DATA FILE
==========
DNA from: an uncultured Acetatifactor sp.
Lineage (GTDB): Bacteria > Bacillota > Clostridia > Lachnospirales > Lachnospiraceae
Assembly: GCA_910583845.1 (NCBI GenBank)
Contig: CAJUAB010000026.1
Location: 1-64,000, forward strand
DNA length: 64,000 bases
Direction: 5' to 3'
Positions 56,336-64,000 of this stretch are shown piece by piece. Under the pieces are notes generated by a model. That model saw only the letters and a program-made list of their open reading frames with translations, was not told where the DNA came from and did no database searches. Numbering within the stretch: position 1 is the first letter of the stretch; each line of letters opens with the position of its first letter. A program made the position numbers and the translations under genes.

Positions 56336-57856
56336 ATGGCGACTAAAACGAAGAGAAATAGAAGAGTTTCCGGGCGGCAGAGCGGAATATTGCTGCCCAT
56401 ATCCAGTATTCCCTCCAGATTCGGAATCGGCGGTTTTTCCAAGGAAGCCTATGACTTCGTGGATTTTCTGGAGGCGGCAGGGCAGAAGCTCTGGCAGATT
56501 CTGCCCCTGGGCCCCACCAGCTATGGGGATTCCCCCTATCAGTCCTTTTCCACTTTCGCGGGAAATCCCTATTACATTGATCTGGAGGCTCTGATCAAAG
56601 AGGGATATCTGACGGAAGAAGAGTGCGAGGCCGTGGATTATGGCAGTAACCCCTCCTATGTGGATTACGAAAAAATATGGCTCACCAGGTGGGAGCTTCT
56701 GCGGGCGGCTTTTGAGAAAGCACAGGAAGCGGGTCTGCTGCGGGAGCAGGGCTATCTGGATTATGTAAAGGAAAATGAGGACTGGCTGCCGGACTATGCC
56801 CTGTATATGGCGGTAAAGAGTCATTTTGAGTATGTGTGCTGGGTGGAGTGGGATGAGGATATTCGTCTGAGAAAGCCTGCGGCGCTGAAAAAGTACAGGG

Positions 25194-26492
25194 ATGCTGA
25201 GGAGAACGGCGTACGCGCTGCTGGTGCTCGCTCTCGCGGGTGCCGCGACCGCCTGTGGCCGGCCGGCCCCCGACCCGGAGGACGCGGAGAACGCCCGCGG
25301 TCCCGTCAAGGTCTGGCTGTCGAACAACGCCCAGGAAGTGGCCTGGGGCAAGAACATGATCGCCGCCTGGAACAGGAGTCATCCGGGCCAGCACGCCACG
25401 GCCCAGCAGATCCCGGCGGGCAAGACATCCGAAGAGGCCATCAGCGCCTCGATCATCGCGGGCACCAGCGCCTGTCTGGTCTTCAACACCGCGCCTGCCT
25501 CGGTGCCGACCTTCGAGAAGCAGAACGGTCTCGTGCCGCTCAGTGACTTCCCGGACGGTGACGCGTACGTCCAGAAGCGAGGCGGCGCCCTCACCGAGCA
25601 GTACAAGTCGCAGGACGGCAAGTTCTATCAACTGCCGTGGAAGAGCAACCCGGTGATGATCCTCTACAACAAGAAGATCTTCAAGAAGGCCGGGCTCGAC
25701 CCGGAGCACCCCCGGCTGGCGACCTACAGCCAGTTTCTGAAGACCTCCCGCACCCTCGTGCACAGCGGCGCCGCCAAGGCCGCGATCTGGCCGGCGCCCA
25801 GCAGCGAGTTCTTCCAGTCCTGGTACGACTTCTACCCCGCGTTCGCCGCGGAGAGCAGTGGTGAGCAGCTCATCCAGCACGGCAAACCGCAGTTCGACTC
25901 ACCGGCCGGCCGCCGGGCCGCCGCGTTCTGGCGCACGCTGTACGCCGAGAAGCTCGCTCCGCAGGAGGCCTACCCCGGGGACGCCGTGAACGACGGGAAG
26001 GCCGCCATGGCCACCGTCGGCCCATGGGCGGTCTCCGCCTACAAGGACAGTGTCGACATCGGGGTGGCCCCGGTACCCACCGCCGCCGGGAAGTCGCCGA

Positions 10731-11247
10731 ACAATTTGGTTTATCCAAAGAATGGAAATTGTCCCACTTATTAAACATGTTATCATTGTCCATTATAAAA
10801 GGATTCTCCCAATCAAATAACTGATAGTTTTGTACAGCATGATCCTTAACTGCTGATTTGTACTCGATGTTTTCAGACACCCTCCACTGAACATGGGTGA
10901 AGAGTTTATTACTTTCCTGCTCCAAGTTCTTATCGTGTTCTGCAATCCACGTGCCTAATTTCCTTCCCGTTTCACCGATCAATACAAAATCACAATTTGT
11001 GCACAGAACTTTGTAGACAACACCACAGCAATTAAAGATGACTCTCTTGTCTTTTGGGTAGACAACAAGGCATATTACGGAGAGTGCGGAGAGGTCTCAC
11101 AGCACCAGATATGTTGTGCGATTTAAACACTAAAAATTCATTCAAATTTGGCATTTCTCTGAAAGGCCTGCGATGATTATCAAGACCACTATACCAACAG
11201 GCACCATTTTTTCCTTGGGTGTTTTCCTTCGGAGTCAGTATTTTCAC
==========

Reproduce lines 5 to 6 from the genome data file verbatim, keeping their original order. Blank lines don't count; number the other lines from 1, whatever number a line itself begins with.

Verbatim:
Location: 1-64,000, forward strand
DNA length: 64,000 bases